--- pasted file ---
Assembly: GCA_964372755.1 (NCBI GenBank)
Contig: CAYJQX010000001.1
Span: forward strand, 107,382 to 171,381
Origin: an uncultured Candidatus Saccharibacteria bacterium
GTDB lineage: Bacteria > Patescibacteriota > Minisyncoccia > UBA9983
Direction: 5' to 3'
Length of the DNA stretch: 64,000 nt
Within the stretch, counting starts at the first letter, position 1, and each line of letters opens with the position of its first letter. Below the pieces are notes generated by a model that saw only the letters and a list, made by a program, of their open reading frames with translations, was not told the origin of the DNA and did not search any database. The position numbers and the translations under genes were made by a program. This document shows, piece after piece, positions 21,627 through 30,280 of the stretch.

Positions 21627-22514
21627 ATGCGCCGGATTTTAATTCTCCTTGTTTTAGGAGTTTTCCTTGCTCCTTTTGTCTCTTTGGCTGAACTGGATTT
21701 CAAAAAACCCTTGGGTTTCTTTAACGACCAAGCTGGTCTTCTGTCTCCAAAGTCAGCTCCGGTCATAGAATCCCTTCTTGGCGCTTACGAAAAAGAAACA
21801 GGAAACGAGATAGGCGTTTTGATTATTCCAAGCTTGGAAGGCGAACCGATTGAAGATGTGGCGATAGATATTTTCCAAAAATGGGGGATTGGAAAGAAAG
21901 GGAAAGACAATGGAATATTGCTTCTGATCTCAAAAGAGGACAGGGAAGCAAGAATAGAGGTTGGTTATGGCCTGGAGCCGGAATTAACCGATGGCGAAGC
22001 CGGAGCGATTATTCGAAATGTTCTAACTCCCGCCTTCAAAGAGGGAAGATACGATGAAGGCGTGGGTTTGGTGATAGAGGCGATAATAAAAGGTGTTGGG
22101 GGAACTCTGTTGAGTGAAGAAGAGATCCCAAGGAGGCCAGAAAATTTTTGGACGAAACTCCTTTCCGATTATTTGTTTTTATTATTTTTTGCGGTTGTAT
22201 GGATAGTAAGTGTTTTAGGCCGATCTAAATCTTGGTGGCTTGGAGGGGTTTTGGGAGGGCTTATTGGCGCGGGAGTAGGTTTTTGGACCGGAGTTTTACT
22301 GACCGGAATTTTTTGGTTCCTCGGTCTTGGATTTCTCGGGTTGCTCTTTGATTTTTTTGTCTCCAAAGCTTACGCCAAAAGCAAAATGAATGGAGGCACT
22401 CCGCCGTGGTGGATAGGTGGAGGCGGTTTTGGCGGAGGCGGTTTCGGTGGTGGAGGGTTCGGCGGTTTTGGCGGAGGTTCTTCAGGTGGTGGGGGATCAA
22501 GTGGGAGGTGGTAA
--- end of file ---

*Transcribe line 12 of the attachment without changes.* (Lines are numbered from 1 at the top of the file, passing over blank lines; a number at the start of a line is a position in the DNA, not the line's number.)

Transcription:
21801 GGAAACGAGATAGGCGTTTTGATTATTCCAAGCTTGGAAGGCGAACCGATTGAAGATGTGGCGATAGATATTTTCCAAAAATGGGGGATTGGAAAGAAAG